New Amsterdam Records has a reputation for taking risks with lesser-known cutting-edge musicians and giving them a chance to really shine. The label last night launched a new monthly series call Archipelago at Galapagos Art Space in the Dumbo section of Brooklyn. New Amsterdam tested the waters, so to speak, in the spring with a short series dubbed Undiscovered Islands. The new series ‘ name continues the water-land theme (appropriate at a venue where some of the seats appear to float in a pool of water).
There’s plenty of self-interest involved, as virtually all of the Archipelago performers are New Amsterdam artists. But because the label has such an interesting mix of talented performers, there’s little chance of a dud.
The series kicked off last night with a set by one of the label’s most inventive and skilled artists, violist Nadia Sirota, and the percussion quartet Line C3. The six-year-old quartet (Haruka Fujii, John Ostrowski, Eric Poland, and Chris Thompson) doesn’t appear to be on New Amsterdam’s roster — though I wouldn’t be surprised if that were in the works — and I was not familiar with them before last night.
The performers mixed it up, playing together and separately throughout the all-too-short program. Nadia kicked off the evening with the premiere of Future Shock by New Amsterdam co-director William Brittelle, a percolating blend of Nadia’s viola and electronics. Line C3 took the stage to perform a 2004 piece written for the quartet by Nico Muhly, Ta and Clap.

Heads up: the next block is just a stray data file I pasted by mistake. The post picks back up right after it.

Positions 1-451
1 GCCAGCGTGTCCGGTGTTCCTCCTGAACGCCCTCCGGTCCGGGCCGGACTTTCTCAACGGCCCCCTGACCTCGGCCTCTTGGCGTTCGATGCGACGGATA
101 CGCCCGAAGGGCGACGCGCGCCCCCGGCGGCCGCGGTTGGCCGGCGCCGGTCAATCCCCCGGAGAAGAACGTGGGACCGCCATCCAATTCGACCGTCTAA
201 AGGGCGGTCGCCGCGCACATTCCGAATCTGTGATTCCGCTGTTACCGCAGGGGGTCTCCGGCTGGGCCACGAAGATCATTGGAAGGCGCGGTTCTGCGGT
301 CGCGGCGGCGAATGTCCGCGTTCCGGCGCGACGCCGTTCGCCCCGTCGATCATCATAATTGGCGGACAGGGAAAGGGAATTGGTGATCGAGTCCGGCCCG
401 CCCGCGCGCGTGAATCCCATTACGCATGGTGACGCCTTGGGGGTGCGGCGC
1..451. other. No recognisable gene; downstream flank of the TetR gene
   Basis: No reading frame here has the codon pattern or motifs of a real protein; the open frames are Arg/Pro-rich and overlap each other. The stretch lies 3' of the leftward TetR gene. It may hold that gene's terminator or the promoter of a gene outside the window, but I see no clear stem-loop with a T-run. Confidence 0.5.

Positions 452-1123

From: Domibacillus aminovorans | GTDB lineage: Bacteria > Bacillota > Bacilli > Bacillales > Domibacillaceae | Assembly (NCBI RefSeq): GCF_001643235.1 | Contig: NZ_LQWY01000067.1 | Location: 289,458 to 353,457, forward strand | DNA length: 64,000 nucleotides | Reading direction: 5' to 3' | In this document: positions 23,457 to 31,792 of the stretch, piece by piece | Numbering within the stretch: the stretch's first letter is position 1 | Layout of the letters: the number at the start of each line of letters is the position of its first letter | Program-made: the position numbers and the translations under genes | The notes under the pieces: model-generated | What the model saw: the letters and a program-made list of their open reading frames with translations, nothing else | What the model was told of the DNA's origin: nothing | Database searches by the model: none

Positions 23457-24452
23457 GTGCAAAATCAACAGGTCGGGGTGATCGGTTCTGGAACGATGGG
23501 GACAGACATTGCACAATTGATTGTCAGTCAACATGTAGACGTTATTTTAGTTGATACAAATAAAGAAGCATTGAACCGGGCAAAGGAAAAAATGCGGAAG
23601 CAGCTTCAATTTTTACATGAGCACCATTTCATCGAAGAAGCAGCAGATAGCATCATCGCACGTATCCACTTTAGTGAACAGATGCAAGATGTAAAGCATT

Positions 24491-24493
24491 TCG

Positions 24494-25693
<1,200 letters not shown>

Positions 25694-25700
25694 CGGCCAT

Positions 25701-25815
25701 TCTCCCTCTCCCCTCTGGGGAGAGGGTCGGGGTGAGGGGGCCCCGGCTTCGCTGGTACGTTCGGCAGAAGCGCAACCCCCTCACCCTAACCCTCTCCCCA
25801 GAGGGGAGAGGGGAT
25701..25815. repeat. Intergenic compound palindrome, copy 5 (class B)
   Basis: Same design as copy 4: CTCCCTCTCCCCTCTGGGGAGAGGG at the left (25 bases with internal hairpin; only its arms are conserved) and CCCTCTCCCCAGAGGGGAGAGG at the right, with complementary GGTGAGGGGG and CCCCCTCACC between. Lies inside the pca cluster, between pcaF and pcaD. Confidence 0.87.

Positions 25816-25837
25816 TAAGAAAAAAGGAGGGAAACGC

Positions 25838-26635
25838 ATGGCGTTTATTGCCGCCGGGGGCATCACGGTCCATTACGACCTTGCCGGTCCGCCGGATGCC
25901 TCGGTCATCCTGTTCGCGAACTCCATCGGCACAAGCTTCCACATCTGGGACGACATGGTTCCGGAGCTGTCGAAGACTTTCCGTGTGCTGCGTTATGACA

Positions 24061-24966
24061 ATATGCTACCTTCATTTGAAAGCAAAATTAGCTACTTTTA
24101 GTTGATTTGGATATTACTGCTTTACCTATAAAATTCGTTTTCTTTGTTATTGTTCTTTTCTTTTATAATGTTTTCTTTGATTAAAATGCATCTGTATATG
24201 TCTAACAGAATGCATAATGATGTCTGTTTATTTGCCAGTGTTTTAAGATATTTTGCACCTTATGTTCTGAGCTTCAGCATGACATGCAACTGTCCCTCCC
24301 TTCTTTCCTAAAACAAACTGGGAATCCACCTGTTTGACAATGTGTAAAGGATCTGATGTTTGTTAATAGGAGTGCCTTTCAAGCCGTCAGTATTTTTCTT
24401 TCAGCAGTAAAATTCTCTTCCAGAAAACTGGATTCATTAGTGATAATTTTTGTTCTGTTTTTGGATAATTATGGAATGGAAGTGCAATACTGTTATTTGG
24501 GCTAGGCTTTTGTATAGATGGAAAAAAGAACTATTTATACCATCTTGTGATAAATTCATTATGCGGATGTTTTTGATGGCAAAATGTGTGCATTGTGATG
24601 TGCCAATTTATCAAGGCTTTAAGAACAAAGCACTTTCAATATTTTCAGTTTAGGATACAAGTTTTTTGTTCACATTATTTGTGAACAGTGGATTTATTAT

Go to the jump to see Line C3’s video of Ta and Clap and read more about last night’s show.
Here’s Line C3’s video of a Ta and Clap. The setup onstage at Galapagos last night was a bit different, but you get a very good sense of the piece from this.
Nico joined Nadia on piano for his composition Keep in Touch, a nicely modulated piece for viola and electronics that features the voice of Antony Hegarty (of Antony and the Johnsons). Nadia also performed a Gershwinesque OMFG with its composer, Our Lady J, on the piano.
The evening featured several humorous pieces. OMG, a new work written for Nadia and Line C3 by Marcos Balter, offered a chuckle when the audience realized that the quartet would be performing on iPhones rather than drums or marimbas. If you’re scratching your head about the iPhones, just think of them as triggers for sounds, not as unique musical instruments, and you’ll get the picture.
And then there was the clever final number, Serving Size 4 Bunnies, a piece by Carl Schimmel that involves soap bubbles and policeman’s whistle in addition to the quartet’s conventional percussion. The title was lifted from the nutritional label on a package of marshmallow bunnies.
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